Last week I travelled to Lincoln to meet with Dr Kye Chung Park. The reason for my visit was to learn some interesting electrophysiology techniques from Dr Park. He was clearly passionate about the work he does, as well as an excellent teacher. I thank him for his patience and generosity during my stay. I’m also grateful to Lee-Anne Manning for showing me around and answering questions during my stay.
Electrophysiology pertains to the flow of ions (ion current) in biological tissues and, in particular, to the electrical recording techniques that enable the measurement of this flow.
Think of a hospital patient’s electrocardiogram (ECG). By placing electrodes on the skin, we can measure the electrical activity of the heart. This activity is shown by the peaks and troughs on the ECG.
We can also measure the electrical activity inside the tissues of other species.
Dr Park showed me how to record the electrical activity inside a moth’s antenna. The antenna is snipped off the sedated moth, connected between two electrodes, and a puff of air is then passed over the antenna. This puff of air contains a single compound, or a mixture of compounds.
A peak in electrical activity on the trace represents a nervous response to the compound or compounds inside the puff of air. This technique is called electroantennography, and the resulting chart of electrical activity is called an electroantennogram (EAG).
Dr Park also showed me a technique called gas chromatography (GC). This technique is designed to separate compounds within a complex mixture.
A solution is injected into the GC machine and heated until it vaporises. The vapour passes through a narrow, coiled tube called the column, while being heated. Different compounds within the mixture react with the inner walls of the column, causing them to emerge from the column at different times. The compounds leave the column and pass through a detector. The detector in the GC machine we were using is called a flame ionisation detector (FID). Basically each compound passes through the FID and generates an electrical current as it is burnt up. This current shows up on a trace. So if you have a mixture containing 20 compounds, during the course of the GC run you will see 20 peaks on your trace.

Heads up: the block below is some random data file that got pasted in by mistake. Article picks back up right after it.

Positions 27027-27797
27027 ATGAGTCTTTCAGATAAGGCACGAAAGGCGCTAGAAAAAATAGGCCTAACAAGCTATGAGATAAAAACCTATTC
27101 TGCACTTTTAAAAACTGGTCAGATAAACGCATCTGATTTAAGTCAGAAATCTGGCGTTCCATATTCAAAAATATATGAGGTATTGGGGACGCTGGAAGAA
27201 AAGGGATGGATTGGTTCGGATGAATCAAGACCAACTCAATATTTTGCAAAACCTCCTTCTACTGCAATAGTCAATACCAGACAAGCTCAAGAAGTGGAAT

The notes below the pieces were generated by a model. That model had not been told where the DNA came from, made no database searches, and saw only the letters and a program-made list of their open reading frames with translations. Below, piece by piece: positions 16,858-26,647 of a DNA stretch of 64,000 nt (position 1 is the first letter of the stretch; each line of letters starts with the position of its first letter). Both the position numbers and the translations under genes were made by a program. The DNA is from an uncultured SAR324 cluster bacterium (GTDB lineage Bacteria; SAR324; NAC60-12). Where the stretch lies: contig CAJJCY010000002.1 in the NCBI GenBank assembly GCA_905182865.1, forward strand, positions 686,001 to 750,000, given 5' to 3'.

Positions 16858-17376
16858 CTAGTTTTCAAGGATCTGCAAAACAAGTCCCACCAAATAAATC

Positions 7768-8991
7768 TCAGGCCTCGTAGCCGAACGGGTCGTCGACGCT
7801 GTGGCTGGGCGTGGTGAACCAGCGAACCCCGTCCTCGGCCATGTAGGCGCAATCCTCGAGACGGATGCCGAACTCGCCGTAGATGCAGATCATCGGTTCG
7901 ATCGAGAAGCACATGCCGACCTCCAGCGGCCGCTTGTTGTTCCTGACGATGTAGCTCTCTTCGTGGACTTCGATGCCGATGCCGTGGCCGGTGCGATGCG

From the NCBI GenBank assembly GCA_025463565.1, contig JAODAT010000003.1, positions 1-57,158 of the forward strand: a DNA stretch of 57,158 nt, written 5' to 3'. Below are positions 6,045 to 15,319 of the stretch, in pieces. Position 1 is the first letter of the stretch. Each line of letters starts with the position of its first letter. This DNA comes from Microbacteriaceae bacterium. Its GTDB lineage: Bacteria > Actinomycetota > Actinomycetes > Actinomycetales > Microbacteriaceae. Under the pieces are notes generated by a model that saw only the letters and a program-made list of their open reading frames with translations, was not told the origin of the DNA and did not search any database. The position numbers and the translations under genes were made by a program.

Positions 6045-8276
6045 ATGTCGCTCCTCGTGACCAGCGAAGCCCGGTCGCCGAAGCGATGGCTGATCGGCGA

The really interesting part is when you combine the two techniques above.
Instead of passing a puff of compound-containing air over the antenna, you can run the mixture through the GC. Each compound is separated in the GC. Half the flow of compounds goes through the detector as normal, but half is diverted over the antenna. The electrical peaks from the compounds going through the detector are synchronised with the peaks caused by a response from the antenna. This means you can see what compounds are present within a mixture, and at the same time, record responses from the insect to individual compounds.
The applications of this technology are vast.
You could figure out what compounds are used by insects to attract each other, and then use these in ‘attract-and-kill’ traps.
You could figure out what compounds repel certain pests and then spray these onto a crop instead of pesticides.
As far as my PhD project is concerned, I could use these techniques to see if Trissolcus japonicus is attracted to any of the compounds released by non-target NZ stink bugs. Sounds like an interesting idea!